★ Доктор Живаго PDF / Epub ✪ Author Boris Pasternak – Papercuts.co

This Epic Tale About The Effects Of The Russian Revolution And Its Aftermath On A Bourgeois Family Was Not Published In The Soviet Union Until One Of The Results Of Its Publication In The West Was Pasternak S Complete Rejection By Soviet Authorities When He Was Awarded The Nobel Prize For Literature In He Was Compelled To Decline It The Book Quickly Became An International Best SellerDr Yury Zhivago, Pasternak S Alter Ego, Is A Poet, Philosopher, And Physician Whose Life Is Disrupted By The War And By His Love For Lara, The Wife Of A Revolutionary His Artistic Nature Makes Him Vulnerable To The Brutality And Harshness Of The Bolsheviks The Poems He Writes Constitute Some Of The Most Beautiful Writing Featured In The Novel


10 thoughts on “Доктор Живаго

  1. says:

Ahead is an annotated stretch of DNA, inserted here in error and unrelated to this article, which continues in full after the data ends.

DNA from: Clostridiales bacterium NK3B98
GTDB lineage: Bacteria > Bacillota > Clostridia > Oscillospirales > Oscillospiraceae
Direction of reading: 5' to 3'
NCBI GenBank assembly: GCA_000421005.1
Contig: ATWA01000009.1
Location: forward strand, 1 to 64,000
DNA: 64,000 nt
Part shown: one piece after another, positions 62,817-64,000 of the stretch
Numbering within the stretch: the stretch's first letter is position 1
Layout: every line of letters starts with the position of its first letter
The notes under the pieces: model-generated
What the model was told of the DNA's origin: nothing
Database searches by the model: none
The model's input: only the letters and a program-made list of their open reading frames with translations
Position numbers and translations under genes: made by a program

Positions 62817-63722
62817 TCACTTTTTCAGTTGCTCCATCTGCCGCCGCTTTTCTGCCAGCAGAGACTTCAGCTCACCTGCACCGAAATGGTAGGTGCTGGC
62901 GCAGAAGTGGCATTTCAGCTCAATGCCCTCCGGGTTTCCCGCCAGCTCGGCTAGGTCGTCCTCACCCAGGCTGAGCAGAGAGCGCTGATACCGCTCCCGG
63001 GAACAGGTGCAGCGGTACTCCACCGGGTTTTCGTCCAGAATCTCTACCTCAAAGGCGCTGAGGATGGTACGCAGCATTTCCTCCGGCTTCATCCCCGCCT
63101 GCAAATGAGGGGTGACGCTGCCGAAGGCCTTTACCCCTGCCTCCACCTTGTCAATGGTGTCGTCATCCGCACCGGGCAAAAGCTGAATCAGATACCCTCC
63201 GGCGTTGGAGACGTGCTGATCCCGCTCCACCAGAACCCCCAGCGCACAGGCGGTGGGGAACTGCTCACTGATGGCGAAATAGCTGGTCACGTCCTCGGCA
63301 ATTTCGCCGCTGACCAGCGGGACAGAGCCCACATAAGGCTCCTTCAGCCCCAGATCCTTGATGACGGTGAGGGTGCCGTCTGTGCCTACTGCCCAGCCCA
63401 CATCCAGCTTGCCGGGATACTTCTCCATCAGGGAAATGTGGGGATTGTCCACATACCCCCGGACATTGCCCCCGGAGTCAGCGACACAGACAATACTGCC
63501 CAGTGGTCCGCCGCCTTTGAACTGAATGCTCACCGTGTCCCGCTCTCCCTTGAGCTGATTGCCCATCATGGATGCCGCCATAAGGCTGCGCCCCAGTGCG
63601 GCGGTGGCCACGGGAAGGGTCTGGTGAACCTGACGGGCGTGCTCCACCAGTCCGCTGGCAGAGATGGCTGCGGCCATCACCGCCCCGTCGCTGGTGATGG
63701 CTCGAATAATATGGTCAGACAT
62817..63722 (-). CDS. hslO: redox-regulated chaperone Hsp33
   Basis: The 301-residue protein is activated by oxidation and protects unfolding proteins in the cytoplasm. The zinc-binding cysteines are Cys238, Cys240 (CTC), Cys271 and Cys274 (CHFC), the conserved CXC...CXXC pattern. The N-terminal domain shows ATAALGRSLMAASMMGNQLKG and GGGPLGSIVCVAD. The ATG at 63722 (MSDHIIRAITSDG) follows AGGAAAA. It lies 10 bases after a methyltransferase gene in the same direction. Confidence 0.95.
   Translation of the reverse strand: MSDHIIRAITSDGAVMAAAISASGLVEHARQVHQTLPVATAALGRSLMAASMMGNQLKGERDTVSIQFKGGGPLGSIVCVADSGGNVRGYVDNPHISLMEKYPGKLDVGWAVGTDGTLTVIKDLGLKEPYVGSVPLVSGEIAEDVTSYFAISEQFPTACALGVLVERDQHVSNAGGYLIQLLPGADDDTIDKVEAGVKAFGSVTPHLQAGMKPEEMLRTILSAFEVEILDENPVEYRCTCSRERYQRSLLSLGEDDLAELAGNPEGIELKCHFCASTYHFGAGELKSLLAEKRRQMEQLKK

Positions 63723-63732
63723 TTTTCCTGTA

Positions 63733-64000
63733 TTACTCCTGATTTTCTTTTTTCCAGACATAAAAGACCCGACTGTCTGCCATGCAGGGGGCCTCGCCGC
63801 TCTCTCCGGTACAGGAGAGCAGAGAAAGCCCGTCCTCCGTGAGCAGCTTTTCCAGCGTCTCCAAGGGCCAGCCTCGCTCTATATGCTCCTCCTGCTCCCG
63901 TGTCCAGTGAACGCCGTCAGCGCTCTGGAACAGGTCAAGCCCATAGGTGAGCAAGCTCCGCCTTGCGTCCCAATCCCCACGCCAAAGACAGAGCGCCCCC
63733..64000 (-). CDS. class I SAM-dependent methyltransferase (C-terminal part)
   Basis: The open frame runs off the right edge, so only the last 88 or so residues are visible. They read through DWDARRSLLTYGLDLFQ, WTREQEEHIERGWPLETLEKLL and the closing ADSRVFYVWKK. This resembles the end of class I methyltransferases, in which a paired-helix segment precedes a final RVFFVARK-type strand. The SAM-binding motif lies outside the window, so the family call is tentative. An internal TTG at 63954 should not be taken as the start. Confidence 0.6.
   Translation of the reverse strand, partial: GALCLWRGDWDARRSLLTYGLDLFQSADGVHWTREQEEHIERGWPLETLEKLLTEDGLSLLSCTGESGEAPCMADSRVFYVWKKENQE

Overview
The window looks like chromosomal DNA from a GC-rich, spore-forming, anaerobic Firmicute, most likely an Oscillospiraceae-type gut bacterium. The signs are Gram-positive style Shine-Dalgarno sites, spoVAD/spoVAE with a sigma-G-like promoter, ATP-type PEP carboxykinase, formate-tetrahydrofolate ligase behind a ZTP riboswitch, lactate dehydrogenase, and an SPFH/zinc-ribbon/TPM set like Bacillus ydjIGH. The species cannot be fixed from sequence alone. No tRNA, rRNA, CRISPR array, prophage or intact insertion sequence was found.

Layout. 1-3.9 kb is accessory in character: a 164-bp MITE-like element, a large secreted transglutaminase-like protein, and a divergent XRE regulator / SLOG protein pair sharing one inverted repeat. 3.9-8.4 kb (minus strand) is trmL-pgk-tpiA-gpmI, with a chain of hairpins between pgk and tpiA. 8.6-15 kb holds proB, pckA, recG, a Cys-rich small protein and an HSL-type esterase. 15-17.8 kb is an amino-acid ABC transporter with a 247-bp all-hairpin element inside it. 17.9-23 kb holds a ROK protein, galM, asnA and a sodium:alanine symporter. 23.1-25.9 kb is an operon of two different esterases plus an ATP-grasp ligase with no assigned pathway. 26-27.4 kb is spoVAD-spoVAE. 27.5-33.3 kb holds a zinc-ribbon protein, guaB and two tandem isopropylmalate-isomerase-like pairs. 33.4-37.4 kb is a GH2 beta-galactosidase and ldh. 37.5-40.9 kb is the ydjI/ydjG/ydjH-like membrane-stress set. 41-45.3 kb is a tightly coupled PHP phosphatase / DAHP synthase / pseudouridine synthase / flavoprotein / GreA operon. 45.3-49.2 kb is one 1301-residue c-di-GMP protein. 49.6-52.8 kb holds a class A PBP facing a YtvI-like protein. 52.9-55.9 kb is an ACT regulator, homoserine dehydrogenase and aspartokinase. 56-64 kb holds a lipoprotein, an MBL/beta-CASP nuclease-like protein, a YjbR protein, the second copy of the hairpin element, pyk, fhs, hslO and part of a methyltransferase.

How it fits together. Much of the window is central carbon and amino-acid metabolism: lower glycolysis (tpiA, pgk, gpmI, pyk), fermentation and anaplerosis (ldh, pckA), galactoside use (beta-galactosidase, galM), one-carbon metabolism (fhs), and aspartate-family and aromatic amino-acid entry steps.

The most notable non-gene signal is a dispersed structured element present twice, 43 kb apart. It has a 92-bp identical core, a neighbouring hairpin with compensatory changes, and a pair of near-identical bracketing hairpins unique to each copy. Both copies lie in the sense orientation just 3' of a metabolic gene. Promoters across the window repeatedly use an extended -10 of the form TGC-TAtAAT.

When I read this in my early twenties it went straight into my top ten favourite novels All the ravishing set pieces of snow, the high adventure of the long train journeys through spectacular landscapes and Yuri and Lara as the romantically bound orphans of the storm was irresistible to my romantic young imagination On top of that, as you d expect from a poet, the novel is alive with memorable piercing images This was my third time of reading it I still loved it but it would no longer make my top ten or even twenty I began to suspect it might be a novel you love less the older you get There were moments where I found Pasternak s vision closer to that of an overly romantic young man, a lover, rather than a husband or father Nabokov famously called it dreary and conventional For someone so astute at always coming up with the right word dreary is decidedly off the mark Pasternak packs into his novel two revolutions, two world wars and a famine In fact it s hard to think of any country in the history of the world that has gone through such a series of traumatic events in such a short period Pasternak does a terrific job of condensing all these events into theatre There are no characters in this novel than in a play And as in a play all characters continue to interact with each other in a self contained world This of course demands a number of far fetched coincidences but these are embroidered together with such artistry that not once did I have a problem of suspending disbelief He does this by designing a floorplan in which the idea of predestination is the science that holds everything together I was thinking while reading this that serious authors no longer tend to write romantic self portraits of themselves After Fitzgerald and Hemingway the trend began to die out Perhaps because the person we least know in any objective sense is ourselves and to write about yourself, especially from a romantic perspective, is to risk portraying as qualities what most see as faults This is true of Yuri who comes across as pompous and ineffectual at times which I m not sure Pasternak meant To be honest I m not sure how similar Yuri is to Pasternak but because they are both poets there s often the feeling he s writing about himself Fitzgerald after all denied Dick Diver was a self portrait when clearly this was a smokescreen And like Dick Diver Yuri isn t terribly convincing as a doctor either Not convincing, in other words, whenever Pasternak tries to distance him from himself Not that this matters much in either case Dr Zhivago could be seen as the most elaborate justification of adultery every written I doubt if it s any hard core feminist s favourite novel This time around I wasn t convinced about his women He seems to idealise women rather than understand them, often putting his own words into their mouths Tonya s letter to Yuri when she finds out he s betrayed her is almost comical in its flattering appeal to his vanity and understanding of Lara s advantages over her own What woman would tell her man she makes things simple and acknowledge her rival complicates them That s like admitting you re duller than your rival You might fear it but never would you say it, at least not in the calm moderated charming way Tonya does This voice of reason on the part of Tonya while the entire country is a bloodbath of irrational hatred jars Pasternak means well when he writes about women but like many educated man of his generation can come across as patronising Pasternak will also show how public life and its etiquette, its conventions, can corrupt the personal life In the old world his marriage to Tonya is a rational decision they re from the same class, share a similar education and have much in common And yet the lower class Lara is better suited to him But it takes the revolution for them to meet on equal terms Ironically then, for all his criticism of the revolution, he s recognising it introduced a broader prospect for love between soulmates while before love was principally confined to social equals Komarovsky is a key character to understanding what Pasternak thought of the revolution in broad terms Komarovsky begins the novel as a predatory entrepreneur who enjoys the good life After all the passionate idealism, the killing and sacrifice and starvation Komarovsky loses not one iota of his power The unscrupulous mercenary will always come out on top And maybe it s this accurate but rather unadventurous idea which runs through the novel that explains why Nabokov found the novel dreary On the other hand maybe he was just bitching about a rival Once again I read the old translation which has been roundly criticised I read somewhere that the translator read a page and then set about translating it without again glancing at it In other word he went for the gist rather than the rhythm There s a new one now that is apparently much better.